39

Seriously, how did Jeff Goldblum get the virus from a Mac into the mothership's mainframe? When they docked, he didn't hook up any type of cables or anything like that, did the mothership have Wi-Fi or something? It is all very confusing to me...

  • 35
    He used a wireless plot connection interface. I think that's the new 802.11pt standard. – BBlake Apr 19 '12 at 20:35
  • 4
    Silly aliens were running Windows 95 with IE4. After they destroyed Seattle, they could upgrade their anti-virus signatures. – jfrankcarr Apr 20 '12 at 1:57
  • 1
    +1 for universal USB connections – magzalez Apr 20 '12 at 4:38
  • 3
    A bigger question is why they wasted time for graphics (when the survival of humanity was at stake), and how could they know what graphic driver the screens in the mothership used, to display that animated skull! – vsz Apr 20 '12 at 6:13
  • 11
    well, the U in "USB" does mean "universal"... – tombull89 Apr 22 '12 at 21:16
64

For your actual question: The laptop was hooked up to the ship they flew in on. The ship in turn was connected wirelessly to the mothership (which is how the auto pilot was able to guide them in) and then subsequently connected directly to the ship when it docked. The laptop is clearly hooked to the ship because he uses his laptop to open the ship's outer hull / windows.

pilots in cockpit

In this image you can clearly see the cables running out of the back of his laptop (bottom right corner).

Now for the follow up question - How was a MacBook able to communicate with an alien spacecraft? Here are a few things to consider:

  • At the beginning of the movie the aliens were using our satelites to coordinate their attack, which suggests their technology is already compatible in some way.
  • Jeff Goldblum was able to isolate the alien signal from the satelites, so he is becoming familiar with their technology
  • The alien ship in Area-51 has been there for 50 years
    • They've already learned some ways to interface with the ship
    • Because we've been studying it for 50 years, some of our technology might secretly be a derived from the alien technology, making it more compatible
  • 51
    So you're saying that Apple gets their technology from aliens trying to take over the world? – Kevin Apr 19 '12 at 19:35
  • 13
    I always knew Apple couldn't be trusted. – BBlake Apr 19 '12 at 20:32
  • 11
    They couldn't power up the alien ship in Area 51 until the events of the movie, so there was no computer code to inspect. He'd've had to reinvent all of computer science in an alien language/coding scheme, bring it beyond what humans were capable of at the point of the movie, discover security flaws in the operating system, and be fluent enough in that programming language to take advantage of said flaws to write and upload the virus. – Izkata Apr 19 '12 at 22:48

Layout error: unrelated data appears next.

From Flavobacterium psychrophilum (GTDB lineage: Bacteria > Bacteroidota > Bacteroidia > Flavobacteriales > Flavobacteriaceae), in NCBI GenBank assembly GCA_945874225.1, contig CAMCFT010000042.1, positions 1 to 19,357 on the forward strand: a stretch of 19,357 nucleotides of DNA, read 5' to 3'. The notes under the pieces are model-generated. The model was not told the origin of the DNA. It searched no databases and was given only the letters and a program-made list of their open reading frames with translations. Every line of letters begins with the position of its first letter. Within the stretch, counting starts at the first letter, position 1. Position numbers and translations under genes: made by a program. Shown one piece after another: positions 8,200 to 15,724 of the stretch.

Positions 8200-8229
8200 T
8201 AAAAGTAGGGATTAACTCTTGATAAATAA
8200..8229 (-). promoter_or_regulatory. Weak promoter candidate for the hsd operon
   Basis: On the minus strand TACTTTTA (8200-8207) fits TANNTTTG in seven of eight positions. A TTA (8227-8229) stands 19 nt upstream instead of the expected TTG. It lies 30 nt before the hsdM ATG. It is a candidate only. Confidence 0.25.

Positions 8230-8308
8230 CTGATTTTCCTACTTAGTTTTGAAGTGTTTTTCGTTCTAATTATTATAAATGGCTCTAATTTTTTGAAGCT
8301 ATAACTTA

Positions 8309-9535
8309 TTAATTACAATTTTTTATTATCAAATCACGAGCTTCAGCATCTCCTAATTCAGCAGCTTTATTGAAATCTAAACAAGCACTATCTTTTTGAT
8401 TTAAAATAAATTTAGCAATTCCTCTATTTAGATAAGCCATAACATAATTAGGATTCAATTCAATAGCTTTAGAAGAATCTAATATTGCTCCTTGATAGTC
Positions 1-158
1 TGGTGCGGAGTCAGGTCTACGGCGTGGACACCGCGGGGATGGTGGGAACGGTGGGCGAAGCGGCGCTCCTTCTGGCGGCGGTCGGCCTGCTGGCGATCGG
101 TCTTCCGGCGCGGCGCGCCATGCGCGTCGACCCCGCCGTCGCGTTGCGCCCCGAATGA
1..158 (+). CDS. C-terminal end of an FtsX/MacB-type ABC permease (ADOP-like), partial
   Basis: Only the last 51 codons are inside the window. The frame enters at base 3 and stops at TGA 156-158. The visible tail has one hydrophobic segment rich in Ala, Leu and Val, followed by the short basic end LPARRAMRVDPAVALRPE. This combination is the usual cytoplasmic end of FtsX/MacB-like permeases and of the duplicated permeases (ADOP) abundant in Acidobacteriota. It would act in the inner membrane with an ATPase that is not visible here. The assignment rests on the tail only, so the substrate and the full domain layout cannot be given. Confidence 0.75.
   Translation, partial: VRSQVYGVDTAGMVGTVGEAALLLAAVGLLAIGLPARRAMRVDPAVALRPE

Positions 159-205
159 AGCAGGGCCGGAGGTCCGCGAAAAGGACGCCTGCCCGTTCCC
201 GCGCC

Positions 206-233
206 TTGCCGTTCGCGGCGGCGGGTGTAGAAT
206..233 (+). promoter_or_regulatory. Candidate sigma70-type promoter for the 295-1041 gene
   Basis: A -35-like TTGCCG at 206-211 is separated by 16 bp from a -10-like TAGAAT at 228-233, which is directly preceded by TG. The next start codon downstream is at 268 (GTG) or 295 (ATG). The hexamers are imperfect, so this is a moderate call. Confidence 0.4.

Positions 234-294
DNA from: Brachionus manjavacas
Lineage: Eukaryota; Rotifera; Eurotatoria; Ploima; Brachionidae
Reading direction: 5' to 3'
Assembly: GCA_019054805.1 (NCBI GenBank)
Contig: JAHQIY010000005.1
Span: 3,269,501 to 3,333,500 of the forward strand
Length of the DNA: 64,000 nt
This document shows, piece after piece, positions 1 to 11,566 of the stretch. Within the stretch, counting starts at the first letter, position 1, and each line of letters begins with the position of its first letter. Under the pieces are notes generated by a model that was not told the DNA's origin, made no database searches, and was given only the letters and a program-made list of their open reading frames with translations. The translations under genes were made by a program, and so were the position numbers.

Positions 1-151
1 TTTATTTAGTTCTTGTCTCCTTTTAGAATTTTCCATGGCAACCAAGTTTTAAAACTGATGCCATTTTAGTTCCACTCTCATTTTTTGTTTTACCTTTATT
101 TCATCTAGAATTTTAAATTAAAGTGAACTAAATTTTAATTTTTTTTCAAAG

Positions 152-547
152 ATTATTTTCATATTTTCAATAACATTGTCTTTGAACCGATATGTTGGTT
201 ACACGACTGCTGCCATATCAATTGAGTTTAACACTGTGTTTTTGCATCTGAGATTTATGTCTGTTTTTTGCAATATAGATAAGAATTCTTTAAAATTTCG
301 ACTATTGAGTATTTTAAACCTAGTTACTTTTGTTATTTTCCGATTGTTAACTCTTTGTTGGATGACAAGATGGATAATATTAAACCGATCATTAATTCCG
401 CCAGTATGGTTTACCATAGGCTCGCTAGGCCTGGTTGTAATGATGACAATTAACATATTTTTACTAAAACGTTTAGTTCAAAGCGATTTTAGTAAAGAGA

• 7
    There is a deleted scene from the movie which shows Goldblum's character working on the ship after it powers up; he recognizes the "language" the ship's computers speak as a variation of the electronic signals he has already decoded. Of course, they deleted the scene because it was clearly not worth an extra 7 minutes of run time to make the entire movie make sense... – KutuluMike Apr 20 '12 at 1:20
  • 29
    It's a UNIX system. I know this! – Adam Robinson Apr 20 '12 at 1:53
17

Cracked has an article on movie deleted scenes that may shed some light.

But in the seven minutes of cut scenes included in the extended release Independence Day DVD, Goldblum is actually shown tinkering with his PowerBook inside the recovered craft from the Roswell crash site, mumbling something about how the spaceship was running off the same programming language he was able to decipher before (when he first uncovered their invasion plans and all that).

7

Actually, in 1996, when the movie was made, WiFi wasn't yet common.

pilots in cockpit

As you can see, the laptop is clearly connected to the ship. The ship in turn is connected to the mothership. While it is often scoffed at, if they have had the ship since 1947, they've had ample time to reverse engineer the ship. And it is also strongly implied throughout the movie that much of our own modern technology, like computers, is based on parts from the ship. It is therefore not as far-fetched a proposition as you'd think.

These aliens are single-minded and cruel. It is unlikely that they ever developed a hacker culture. Or they did it so long in the past that they out-grew it and their security structure is outdated. Or even they goofed just like we continually goof when it comes to security today.

  • 2
    "These aliens are single-minded and cruel. It is unlikely that they ever developed a hacker culture." - so they must have had some kind of IT department... – Bart Silverstrim Apr 24 '12 at 22:16
4

They knew that the mothership was linked to each of the smaller ships via some sort of radio link (as he drew a diagram to that effect) and it likely used the same technology and link that the fighters used (which they possessed and could reverse-engineer).

Using the appropriate transmitter (EM waves are EM waves, they don't need to be generated by some alien thing with unobtanium in it), they were able to broadcast a signal that was recognized by the mothership, just as the fighter did in their small-scale test.

  • this is why on remote controlled war machines you would encrypt your wireless transmission, and issue a new encryption key every so often. – Lie Ryan Apr 21 '12 at 0:31
2